Wednesday, August 6, 2014

Home from Hollins

I'm back now from my blissful six and a half weeks away, first presiding over the annual conference of the Children's Literature Association in Columbia, SC, and then teaching my chapter book writing class for six weeks at Hollins University in Roanoke. I was a tad apprehensive about my homecoming, the return to real life after so long in the enchanted world of children's books, what one friend calls my "Betsy-Tacy bubble." But it turns out that home is pretty sweet, too.

Nowadays, with daughter-in-law Ashley in residence, I return to a sparkling kitchen, well-stocked fridge, and elegantly lettered message on the dry-erase board saying WELCOME HOME, CLAUDIA! Now, with grandbaby Kataleya in residence, I return to this:

Need I say more?

I've already been back to church for a wonderful guest sermon by the chaplain of the campus Wesley Center and exhilarating music from a world-class trumpeter who plays in the summer Colorado Music Festival orchestra and uses our church as practice space. I've attended my writing group and toasted one member's just-signed screenplay contract. I've laughed and prayed with our church's summer women's book group: we're loving Spiritual Misfit: A Memoir of Uneasy Faith by Michelle DeRusha. I've taken little dog Tank on daily walks; he writhes with rapture at the sight of me approaching leash in hand, or even at the sight of me with hat and sunglasses on. I've eaten cherries by the pool with my friend Rowan and celebrated her birthday at a delicious breakfast outside on the terrace at the Buff (where I also enjoyed one of their 99-cent mimosas). I sent last comments to my Hollins students, faced the copy-edited manuscript for my Ethics and Children's Literature collection, wrote a blind journal review for an article on The Hundred Dresses, and started on final revisions for the Simon spelling bee book.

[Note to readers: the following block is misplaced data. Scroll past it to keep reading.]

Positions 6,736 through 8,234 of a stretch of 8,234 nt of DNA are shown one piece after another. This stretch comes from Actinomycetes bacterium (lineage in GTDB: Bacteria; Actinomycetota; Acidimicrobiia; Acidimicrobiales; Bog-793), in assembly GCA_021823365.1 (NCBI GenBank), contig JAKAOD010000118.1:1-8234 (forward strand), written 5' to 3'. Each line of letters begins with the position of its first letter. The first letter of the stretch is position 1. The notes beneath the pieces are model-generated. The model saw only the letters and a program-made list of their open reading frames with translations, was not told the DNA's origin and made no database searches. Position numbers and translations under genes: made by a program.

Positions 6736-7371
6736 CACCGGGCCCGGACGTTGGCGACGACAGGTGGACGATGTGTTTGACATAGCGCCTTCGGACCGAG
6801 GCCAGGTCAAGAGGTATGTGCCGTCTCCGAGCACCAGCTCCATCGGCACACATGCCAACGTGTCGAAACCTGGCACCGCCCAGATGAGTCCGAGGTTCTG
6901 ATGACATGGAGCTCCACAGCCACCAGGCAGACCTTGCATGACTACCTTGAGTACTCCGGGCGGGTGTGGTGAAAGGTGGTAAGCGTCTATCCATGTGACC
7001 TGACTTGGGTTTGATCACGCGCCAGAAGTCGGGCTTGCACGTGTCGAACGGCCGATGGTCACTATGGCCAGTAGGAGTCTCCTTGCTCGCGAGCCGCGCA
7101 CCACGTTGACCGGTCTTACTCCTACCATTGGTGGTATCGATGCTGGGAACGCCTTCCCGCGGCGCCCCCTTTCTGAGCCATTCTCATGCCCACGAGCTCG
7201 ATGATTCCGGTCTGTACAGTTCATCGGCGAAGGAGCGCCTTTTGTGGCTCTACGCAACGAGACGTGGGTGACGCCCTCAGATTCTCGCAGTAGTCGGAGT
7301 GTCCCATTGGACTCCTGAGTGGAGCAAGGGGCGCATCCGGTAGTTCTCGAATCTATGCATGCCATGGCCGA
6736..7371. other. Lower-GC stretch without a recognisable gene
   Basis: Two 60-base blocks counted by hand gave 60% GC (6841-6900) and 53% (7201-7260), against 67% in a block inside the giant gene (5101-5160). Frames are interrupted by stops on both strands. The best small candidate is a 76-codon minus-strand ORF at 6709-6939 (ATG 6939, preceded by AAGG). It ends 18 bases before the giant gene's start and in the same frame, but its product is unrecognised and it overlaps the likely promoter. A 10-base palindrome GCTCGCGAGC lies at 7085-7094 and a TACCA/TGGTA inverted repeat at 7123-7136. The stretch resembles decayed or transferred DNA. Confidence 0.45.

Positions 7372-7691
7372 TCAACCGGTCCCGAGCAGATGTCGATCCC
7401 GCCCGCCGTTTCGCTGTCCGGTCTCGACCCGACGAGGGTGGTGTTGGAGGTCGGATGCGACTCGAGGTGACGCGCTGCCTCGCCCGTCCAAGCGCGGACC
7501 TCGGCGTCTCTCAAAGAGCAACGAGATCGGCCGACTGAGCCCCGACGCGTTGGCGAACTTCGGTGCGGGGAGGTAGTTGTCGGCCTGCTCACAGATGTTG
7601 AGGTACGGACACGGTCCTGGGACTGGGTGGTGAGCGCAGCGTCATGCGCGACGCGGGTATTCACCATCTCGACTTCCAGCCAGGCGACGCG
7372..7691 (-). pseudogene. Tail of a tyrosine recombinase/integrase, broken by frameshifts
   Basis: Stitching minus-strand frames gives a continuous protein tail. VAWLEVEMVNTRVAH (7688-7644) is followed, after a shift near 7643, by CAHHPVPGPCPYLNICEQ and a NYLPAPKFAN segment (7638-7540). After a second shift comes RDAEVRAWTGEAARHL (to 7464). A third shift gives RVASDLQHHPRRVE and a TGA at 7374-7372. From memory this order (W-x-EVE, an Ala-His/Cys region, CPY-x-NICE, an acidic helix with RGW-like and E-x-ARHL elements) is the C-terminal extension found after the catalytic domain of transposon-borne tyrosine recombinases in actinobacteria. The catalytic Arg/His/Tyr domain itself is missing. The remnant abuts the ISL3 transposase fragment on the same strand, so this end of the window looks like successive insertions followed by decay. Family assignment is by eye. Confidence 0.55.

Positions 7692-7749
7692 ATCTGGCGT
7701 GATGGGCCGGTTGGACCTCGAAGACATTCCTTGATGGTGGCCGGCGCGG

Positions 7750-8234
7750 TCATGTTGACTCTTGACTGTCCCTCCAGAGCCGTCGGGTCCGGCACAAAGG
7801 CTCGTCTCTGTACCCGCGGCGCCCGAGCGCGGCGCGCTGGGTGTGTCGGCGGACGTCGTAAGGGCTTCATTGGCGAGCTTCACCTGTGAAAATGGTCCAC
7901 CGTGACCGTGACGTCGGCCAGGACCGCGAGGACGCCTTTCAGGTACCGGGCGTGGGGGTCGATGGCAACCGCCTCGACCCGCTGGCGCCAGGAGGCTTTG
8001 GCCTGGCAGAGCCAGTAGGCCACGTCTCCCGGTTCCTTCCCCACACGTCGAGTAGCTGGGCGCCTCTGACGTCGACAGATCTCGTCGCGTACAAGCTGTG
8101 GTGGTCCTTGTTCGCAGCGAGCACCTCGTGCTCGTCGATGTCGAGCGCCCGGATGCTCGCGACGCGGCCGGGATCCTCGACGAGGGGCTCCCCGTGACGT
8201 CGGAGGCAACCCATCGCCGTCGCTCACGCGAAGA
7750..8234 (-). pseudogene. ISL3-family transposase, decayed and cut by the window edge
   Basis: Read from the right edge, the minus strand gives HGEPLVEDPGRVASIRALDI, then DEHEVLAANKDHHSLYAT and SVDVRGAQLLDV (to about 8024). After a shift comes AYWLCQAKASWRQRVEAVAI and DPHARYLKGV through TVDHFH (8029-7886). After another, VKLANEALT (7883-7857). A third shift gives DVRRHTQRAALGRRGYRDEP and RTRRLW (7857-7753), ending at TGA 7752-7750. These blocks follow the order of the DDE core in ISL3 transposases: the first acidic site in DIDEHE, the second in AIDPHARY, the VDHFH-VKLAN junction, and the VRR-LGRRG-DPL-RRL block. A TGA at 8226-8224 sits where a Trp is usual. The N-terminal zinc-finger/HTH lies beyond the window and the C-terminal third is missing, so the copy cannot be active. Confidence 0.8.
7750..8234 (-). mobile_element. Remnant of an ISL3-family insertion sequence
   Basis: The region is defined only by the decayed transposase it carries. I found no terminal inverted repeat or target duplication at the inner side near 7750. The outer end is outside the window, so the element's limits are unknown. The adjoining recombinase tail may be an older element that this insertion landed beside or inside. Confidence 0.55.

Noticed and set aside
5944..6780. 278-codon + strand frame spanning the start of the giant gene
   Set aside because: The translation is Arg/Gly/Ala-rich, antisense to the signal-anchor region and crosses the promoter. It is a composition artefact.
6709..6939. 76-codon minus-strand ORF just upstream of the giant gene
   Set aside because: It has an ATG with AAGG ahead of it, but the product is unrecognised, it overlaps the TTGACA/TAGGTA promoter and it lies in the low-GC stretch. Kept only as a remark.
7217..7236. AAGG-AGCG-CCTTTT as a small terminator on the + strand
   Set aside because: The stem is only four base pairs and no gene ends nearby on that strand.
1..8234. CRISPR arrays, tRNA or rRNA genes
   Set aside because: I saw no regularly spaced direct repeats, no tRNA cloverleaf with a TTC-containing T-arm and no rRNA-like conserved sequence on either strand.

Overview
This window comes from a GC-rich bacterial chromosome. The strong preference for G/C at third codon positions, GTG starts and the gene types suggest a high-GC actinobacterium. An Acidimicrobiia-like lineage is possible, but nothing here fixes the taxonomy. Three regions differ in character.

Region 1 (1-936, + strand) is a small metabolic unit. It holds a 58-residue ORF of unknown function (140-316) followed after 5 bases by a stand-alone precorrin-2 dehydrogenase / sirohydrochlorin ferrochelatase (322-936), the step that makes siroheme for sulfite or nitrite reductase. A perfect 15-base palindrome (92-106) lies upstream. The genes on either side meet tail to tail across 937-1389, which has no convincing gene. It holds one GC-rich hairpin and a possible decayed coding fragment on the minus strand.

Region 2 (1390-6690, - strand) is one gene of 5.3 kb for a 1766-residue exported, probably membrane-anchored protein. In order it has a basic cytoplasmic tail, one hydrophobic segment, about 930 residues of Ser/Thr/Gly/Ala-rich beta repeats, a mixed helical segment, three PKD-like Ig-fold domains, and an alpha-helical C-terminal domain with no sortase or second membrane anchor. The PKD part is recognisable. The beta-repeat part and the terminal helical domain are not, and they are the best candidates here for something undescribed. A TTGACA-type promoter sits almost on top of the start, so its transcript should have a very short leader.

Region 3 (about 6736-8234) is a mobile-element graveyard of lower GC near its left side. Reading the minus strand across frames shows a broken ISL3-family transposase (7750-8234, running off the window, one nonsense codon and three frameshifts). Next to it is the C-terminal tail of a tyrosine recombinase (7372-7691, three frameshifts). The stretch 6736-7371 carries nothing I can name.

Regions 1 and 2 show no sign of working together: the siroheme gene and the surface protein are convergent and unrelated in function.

I even dealt with a leaking upstairs bathroom shower drain and a ruined downstairs bathroom ceiling, with two visits from a plumber to deal with the former and two from a carpenter to deal with the latter.

It's a little more than two weeks now to my 60th birthday, when the curtain will go up on Act III. I've been calling this summer "intermission," but now I'm starting to hear the distant strains of the pit orchestra tuning up for the overture. And I like what I'm hearing.

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